In 1871 and 1874 white Democrats in South Carolina, frustrated with high taxes and the Republicans’ domination of the state government, held statewide conventions to register their protests. The 1871 convention met in Columbia to protest that year’s tax increase to the unheard-of level of eleven mills on the dollar. William D. Porter of Charleston presided, and the leading members of the convention were Matthew C. Butler and Martin W. Gary of Edgefield. The delegates undertook a rather cursory review of the state’s finances and (erroneously) pronounced the state’s debt to be entirely legitimate. They also advocated a scheme for “cumulative voting,” which would have increased the representation of the minority party (the Democrats) in the legislature.

In 1873 widespread reports of profligate spending and financial malfeasance by the Republican state government surfaced, accompanied by the highest taxes of the Reconstruction era (twelve mills). A second Taxpayers’ Convention therefore met in February of 1874, with William D. Porter again presiding. Martin Gary again played a leading role, this time proposing to solve the problems of white South Carolinians by recruiting white immigrants into the state in order to outnumber blacks. The convention submitted a petition to President Ulysses Grant and to Congress complaining of “taxation without representation,” by which they meant that the class that paid the bulk of the taxes—white Democrats—was unable to win elective office. Neither Congress nor the president was impressed by this logic.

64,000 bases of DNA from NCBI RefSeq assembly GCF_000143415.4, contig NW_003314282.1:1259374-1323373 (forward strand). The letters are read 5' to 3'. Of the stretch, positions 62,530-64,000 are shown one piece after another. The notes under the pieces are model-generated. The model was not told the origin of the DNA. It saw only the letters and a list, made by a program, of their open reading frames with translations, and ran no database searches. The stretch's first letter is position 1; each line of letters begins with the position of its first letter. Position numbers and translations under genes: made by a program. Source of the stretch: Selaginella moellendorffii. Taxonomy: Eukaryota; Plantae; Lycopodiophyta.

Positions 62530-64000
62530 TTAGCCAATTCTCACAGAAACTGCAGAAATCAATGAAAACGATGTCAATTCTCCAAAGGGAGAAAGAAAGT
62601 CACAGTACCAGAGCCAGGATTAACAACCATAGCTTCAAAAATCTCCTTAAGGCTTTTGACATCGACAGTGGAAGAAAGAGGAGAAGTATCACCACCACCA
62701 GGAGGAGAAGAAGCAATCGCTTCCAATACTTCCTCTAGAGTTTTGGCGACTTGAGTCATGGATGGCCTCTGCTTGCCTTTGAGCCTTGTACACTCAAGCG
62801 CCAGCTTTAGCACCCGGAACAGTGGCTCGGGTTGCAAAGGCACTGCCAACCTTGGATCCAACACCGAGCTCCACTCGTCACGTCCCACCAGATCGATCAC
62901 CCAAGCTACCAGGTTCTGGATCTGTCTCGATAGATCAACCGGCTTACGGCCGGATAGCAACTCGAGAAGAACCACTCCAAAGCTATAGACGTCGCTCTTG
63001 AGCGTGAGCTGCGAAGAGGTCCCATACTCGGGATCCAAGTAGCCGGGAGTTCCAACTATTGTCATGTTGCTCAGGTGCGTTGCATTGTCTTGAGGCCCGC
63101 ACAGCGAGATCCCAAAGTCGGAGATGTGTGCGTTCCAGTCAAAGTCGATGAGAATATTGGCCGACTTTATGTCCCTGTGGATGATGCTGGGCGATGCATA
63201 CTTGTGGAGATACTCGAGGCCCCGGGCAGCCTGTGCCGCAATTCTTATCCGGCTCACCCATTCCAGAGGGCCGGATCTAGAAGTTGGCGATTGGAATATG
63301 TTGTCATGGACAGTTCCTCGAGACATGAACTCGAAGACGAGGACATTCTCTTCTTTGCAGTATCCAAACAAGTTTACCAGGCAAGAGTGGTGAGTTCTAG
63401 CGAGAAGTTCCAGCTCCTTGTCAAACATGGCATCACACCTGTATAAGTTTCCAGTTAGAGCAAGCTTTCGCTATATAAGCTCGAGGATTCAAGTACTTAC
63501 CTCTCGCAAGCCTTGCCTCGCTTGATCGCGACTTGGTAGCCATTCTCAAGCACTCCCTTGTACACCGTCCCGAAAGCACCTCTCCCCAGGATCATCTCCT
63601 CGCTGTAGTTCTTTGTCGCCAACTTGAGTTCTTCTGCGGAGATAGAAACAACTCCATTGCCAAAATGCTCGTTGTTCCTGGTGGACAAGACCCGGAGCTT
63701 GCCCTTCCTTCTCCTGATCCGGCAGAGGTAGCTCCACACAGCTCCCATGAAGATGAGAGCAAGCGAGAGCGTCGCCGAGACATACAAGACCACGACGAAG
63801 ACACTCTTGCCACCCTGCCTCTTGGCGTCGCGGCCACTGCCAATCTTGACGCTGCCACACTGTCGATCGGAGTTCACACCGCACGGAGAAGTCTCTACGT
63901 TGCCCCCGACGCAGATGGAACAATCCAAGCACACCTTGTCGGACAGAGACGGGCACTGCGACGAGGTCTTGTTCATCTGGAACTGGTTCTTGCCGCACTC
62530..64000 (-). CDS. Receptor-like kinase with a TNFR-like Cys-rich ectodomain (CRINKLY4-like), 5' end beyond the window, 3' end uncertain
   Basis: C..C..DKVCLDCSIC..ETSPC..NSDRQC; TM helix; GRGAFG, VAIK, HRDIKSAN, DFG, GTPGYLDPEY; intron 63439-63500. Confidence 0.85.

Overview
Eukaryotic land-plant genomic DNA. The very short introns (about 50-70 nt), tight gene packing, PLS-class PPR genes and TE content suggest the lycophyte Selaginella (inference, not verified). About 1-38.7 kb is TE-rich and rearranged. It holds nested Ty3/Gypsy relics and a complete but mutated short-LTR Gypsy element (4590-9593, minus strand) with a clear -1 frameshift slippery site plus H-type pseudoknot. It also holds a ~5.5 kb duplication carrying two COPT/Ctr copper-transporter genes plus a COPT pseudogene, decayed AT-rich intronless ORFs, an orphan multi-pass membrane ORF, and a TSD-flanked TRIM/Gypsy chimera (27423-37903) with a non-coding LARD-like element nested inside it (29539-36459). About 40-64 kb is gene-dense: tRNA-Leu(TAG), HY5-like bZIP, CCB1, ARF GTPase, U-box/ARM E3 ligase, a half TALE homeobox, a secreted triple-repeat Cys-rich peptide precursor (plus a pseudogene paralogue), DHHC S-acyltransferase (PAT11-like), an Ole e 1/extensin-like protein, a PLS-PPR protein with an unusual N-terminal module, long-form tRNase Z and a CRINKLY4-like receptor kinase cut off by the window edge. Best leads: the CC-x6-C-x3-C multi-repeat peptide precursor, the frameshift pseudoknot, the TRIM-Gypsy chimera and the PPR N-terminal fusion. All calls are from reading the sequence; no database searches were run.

The 1874 convention, like its predecessor in 1871, achieved its most important results indirectly: by shining a light on the financial situation of the state, both conventions shamed the Republican government into conducting its own investigation. The second investigation, completed in June 1874, provided the most revealing picture yet of Republican financial mismanagement and laid the foundation for the rapid improvements that took place during Governor Daniel Chamberlain’s administration.

Proceedings of the Tax-Payers’ Convention of South Carolina, Held at Columbia, Beginning May 9th, and Ending May 12th, 1871. Charleston, S.C.: Edward Perry, 1871.

Proceedings of the Tax-Payers’ Convention of South Carolina, Held at Columbia, Beginning February 17, and Ending February 20, 1874. Charleston, S.C.: News and Courier, 1874.

Rubin, Hyman S., III. “The South Carolina Scalawags.” Ph.D. diss., Emory University, 2001.

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Citation Information

The following information is provided for citations.

  • Article Title Taxpayers' Conventions
  • Author Hyman S. Rubin III
  • Website Name South Carolina Encyclopedia
  • URL http://www.scencyclopedia.org/sce/entries/taxpayers%C2%92-conventions/
  • Access Date December 19, 2018
  • Publisher University of South Carolina, Institute for Southern Studies
  • Original Published Date June 28, 2016
  • Date of Last Update May 22, 2018